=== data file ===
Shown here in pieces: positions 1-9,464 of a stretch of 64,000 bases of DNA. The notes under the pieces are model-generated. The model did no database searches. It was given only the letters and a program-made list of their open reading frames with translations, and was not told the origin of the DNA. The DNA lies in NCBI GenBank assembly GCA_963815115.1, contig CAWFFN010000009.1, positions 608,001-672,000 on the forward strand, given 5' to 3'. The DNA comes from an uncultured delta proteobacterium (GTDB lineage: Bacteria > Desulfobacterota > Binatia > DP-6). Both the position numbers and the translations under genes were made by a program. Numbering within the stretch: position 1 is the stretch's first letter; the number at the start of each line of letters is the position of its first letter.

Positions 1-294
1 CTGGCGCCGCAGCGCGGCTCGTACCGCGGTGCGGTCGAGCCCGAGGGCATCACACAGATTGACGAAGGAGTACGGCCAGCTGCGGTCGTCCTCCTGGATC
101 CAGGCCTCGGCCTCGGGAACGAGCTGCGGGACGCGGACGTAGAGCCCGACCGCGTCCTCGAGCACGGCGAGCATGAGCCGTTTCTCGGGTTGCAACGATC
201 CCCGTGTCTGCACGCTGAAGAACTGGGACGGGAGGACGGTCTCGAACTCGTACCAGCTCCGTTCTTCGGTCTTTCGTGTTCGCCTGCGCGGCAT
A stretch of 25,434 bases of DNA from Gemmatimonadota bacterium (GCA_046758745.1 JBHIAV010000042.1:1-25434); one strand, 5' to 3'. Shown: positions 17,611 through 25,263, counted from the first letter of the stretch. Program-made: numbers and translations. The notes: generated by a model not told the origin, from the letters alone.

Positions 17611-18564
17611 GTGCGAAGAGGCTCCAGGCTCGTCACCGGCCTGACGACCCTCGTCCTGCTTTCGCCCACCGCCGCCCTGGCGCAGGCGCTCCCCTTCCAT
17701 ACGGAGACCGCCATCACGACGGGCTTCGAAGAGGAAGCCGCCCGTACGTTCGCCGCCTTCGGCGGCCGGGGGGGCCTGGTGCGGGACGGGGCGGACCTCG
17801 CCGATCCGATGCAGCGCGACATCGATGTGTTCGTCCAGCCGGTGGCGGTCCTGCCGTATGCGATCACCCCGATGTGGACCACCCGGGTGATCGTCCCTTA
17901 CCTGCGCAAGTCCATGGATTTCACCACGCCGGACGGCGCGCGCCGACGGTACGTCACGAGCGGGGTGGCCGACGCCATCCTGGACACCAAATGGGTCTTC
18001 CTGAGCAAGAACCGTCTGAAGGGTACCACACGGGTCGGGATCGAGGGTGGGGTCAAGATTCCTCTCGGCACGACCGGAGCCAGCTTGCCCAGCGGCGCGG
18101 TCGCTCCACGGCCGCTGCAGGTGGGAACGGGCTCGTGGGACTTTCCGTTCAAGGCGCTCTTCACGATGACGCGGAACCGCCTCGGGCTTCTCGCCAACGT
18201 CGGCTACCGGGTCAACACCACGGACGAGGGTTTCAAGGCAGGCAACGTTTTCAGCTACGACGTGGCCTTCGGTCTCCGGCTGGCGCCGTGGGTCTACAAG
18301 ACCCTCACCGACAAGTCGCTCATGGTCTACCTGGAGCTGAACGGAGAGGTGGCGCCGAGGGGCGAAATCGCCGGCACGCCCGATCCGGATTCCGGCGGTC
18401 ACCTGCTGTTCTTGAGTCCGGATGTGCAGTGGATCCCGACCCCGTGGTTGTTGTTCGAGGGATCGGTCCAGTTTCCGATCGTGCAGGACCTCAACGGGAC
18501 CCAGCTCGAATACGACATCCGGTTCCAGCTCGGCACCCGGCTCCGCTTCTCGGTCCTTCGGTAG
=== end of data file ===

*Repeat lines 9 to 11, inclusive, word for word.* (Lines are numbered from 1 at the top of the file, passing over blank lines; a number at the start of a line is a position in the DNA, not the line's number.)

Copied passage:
17701 ACGGAGACCGCCATCACGACGGGCTTCGAAGAGGAAGCCGCCCGTACGTTCGCCGCCTTCGGCGGCCGGGGGGGCCTGGTGCGGGACGGGGCGGACCTCG
17801 CCGATCCGATGCAGCGCGACATCGATGTGTTCGTCCAGCCGGTGGCGGTCCTGCCGTATGCGATCACCCCGATGTGGACCACCCGGGTGATCGTCCCTTA
17901 CCTGCGCAAGTCCATGGATTTCACCACGCCGGACGGCGCGCGCCGACGGTACGTCACGAGCGGGGTGGCCGACGCCATCCTGGACACCAAATGGGTCTTC